Chronic myeloproliferative neoplasms

COVID-19 in Philadelphia-negative myeloproliferative disorders: a GIMEMA survey

Persons with cancers are more likely to be affected by SARS-CoV-2 infection: it has been estimated that there is an increased risk of 1% [95% CI 0.6–1.7%] compared to 0.1% of normal [95% CI 0–0.12%] [1]. Several controversies on this topic emerged and the real potential risk in different cancer types remains unclear [2, 3]. A cohort study conducted in two Chinese centers in Wuhan on 128 hospitalized hematological cancer patients showed that 13 (10%) of them developed COVID-19 infection. No differences in baseline features were noted between subjects with hematological cancers that developed the infection and patients who did not. Among patients tested positive for COVID-19 (no patients with myeloproliferative disorders reported), the incidence was similar to normal healthcare providers (7%) but the mortality rate was increased to 62% as compared to 0% of these latter category [4]. Recently, the Chinese group of Hubei reported also the prevalence of COVID-19 infection (0.9%) in Philadelphia-positive chronic myeloid leukemia (Ph+ CML) patients, that resulted ninefold higher than 0.1% reported in normal, but lower if compared to 10% in other hematological malignancies or 7% in healthcare providers [5]. The low rate of COVID-19 infection in CML was recently confirmed in Italy [6]. At present, is still unclear the prevalence of COVID-19 infection in Philadelphia-negative myeloproliferative disorders (MPN) and the role of JAK2 inhibitor, ruxolitinib, a drug successfully used in myelofibrosis and polycythemia vera, implicated in modulation and reduction of cytokines release.

During the COVID-19 emergency, the GIMEMA group realized a cross-sectional survey with the aim to explore the prevalence of infection in Ph− MPN in Italy. Survey data were collected and managed using the REDCap electronic data capture tools hosted at the GIMEMA Foundation [7]. The survey refers to the phase 1 of pandemic infection with a time lapse from the end of February to first day of April. Thirty-four centers compiled the survey, referring a whole cohort of 13.248 Ph− MPN patients regardless of ongoing therapies. Overall, 1095 patients were in treatment with ruxolitinib, 829 for myelofibrosis (75.7%) and 266 because affected by polycythemia (24.3%). During this period, 36 were found positive for COVID-19 (33.6% of patients tested but 0.002% of the whole cohort).

Of the patients tested positive, 13 (36%) were asymptomatic, 13 were affected only by flu-like symptoms (36%), and 10 were affected by pneumonia related by COVID-19 (27.8% of positive cohort, 0.5% of the whole cohort). Two patients required noninvasive mechanical ventilation, whereas four positive patients required invasive ventilation. Eight positive patients died during this period of observation with a mortality rate of 22% (34% of symptomatic patients). We also collected information about the incidence of pneumonia not related to COVID-19 during the same period: 66 patients were reported affected by not-related pneumonia and 6 patients negative for COVID-19 died (9%).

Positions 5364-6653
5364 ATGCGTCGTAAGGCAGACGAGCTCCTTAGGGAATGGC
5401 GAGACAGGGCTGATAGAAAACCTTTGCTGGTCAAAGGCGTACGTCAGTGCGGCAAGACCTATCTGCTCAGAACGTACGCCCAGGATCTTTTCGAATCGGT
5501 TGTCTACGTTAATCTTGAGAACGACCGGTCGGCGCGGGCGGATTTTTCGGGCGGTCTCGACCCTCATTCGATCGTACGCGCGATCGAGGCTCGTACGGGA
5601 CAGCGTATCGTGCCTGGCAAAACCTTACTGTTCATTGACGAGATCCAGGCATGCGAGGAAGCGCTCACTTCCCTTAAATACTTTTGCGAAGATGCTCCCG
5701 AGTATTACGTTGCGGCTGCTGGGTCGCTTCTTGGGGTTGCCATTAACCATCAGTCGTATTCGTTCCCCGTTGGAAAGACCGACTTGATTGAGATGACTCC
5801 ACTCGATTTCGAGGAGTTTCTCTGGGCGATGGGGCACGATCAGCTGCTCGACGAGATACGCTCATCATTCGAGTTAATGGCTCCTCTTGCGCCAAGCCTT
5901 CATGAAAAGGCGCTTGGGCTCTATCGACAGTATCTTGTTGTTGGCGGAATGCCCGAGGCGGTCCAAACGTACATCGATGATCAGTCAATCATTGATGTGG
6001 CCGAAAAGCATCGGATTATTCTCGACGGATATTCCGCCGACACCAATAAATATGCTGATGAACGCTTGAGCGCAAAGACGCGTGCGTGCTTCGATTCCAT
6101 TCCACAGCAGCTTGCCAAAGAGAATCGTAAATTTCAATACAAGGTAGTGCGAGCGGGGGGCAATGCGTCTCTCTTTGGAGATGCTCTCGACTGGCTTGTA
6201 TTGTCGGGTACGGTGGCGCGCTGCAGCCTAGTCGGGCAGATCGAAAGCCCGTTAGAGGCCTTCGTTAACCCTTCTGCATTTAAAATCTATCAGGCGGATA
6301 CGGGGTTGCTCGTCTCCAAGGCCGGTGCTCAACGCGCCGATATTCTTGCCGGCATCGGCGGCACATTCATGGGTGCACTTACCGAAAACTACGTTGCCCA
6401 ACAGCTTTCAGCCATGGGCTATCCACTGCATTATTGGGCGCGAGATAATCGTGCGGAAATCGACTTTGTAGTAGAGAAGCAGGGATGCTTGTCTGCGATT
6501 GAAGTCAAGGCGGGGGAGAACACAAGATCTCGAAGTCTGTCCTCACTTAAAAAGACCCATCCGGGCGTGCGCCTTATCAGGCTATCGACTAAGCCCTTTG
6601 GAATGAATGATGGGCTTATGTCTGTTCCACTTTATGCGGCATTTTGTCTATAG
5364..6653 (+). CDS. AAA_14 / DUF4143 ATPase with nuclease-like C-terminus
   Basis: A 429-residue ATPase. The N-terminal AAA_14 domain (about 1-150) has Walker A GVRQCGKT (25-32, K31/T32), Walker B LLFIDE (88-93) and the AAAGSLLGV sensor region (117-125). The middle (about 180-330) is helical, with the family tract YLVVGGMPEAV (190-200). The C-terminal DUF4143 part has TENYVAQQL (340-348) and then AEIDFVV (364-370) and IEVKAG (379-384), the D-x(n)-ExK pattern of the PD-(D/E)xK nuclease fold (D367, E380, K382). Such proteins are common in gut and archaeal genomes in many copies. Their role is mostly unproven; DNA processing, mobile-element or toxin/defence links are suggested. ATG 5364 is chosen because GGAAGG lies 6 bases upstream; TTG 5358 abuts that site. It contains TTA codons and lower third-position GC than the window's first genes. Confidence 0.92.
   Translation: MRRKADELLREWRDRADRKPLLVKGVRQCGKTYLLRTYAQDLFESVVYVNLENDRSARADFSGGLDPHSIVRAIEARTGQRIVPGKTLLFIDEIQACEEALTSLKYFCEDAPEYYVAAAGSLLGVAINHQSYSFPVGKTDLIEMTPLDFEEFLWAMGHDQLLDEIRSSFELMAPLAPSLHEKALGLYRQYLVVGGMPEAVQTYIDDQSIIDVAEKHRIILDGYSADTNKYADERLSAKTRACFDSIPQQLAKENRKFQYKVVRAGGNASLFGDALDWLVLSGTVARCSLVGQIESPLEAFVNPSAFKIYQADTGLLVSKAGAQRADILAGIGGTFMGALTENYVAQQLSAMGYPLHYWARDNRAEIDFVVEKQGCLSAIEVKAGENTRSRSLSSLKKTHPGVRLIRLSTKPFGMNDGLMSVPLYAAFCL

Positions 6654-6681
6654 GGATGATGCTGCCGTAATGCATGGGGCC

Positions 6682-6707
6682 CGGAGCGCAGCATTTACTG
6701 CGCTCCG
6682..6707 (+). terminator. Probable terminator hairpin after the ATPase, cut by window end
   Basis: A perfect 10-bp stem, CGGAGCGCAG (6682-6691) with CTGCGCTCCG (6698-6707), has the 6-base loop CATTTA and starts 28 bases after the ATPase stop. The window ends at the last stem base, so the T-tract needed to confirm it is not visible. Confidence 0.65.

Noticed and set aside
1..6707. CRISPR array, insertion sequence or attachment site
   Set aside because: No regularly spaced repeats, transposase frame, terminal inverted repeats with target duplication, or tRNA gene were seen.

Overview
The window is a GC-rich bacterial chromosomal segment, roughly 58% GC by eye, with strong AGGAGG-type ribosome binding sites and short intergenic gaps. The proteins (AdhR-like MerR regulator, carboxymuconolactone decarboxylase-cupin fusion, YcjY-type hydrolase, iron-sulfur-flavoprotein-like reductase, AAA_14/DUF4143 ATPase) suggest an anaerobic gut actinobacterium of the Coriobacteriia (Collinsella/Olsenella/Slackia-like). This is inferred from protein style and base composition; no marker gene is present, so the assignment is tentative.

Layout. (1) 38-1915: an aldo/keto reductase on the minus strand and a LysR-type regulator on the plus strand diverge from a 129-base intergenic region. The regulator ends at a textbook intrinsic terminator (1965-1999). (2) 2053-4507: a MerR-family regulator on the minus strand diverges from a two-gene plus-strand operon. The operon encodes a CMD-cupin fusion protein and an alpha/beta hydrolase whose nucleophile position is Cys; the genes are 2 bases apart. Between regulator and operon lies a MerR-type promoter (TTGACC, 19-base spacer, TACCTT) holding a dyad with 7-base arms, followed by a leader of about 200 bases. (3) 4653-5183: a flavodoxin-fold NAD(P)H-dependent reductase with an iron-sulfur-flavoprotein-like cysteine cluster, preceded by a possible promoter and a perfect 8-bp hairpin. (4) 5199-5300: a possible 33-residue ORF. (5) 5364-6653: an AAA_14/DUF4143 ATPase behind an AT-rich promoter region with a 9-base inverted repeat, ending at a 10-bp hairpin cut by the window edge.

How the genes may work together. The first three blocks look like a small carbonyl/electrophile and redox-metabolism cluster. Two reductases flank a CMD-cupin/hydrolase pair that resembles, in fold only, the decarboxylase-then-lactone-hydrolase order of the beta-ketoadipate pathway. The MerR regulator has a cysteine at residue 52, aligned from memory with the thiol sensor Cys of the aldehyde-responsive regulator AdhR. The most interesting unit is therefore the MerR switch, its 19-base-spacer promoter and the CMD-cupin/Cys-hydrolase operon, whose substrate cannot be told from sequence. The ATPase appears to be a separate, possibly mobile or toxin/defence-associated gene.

It has been reported that patients with severe COVID-19 infection showed lymphopenia and increased plasma concentrations of pro-inflammatory cytokines (IL6, IL10, TNFalpha, granulocyte-colony stimulating factor) and seems that IL6 levels were predictive for the severity of infection [8].

Among the possible drugs proposed against COVID-19, ruxolitinib, a JAK1/2 inhibitor, has been referred as one of the most promising drug. The drug can be prescribed for the treatment of myelofibrosis after the results of the randomized COMFORT trials [9, 10] in which determined an improvement of quality of life, reducing the spleen dimensions with relative increase in overall survival compared to best available therapy. The drug has been tested also in acute and chronic graft-versus-host disease refractory to other therapies, which determined 55% of ORR [11]. Ruxolitinib decreases the secretion of pro-inflammatory cytokines, such as TNFa, IL1, IL6, and IFNg, and through the modulation of the STAT pathway, reduces the activity of Th lymphocytes [12]. For these reasons, 14 studies are actually ongoing in which ruxolitinib will be tested in patients with COVID-19 infection and cytokine storm with severe respiratory symptoms. In Italy, the Italian Medicines Agency AIFA authorized a compassionate use of the drug for patients with COVID-19 infection without the need of mechanical ventilation.

The results of this survey showed that the incidence of COVID-19 infection has proven low in Ph− MPN patients, similar to the incidence observed in Ph+ CML [5, 6]. A certain protective role of JAK2 inhibitor cannot be excluded and prospective data on specific dataset will clarify its potential. Indeed, the mortality rate seems higher if compared to negative patients who developed non-COVID related pneumonia. A large retrospective/prospective cohort of Ph− MPN COVID-19 positive patients should be analyzed in order to establish the effects of ruxolitinib and its real potentiality to moderate severity of respiratory symptoms. Moreover, how the pandemic emergency had an impact on daily management of MPN patients remains to be determined.

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Acknowledgements

The authors wish to thank all the GIMEMA centers that completed the survey.

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Correspondence to Massimo Breccia.

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Breccia, M., Piciocchi, A., De Stefano, V. et al. COVID-19 in Philadelphia-negative myeloproliferative disorders: a GIMEMA survey. Leukemia 34, 2813–2814 (2020). https://doi.org/10.1038/s41375-020-01032-0

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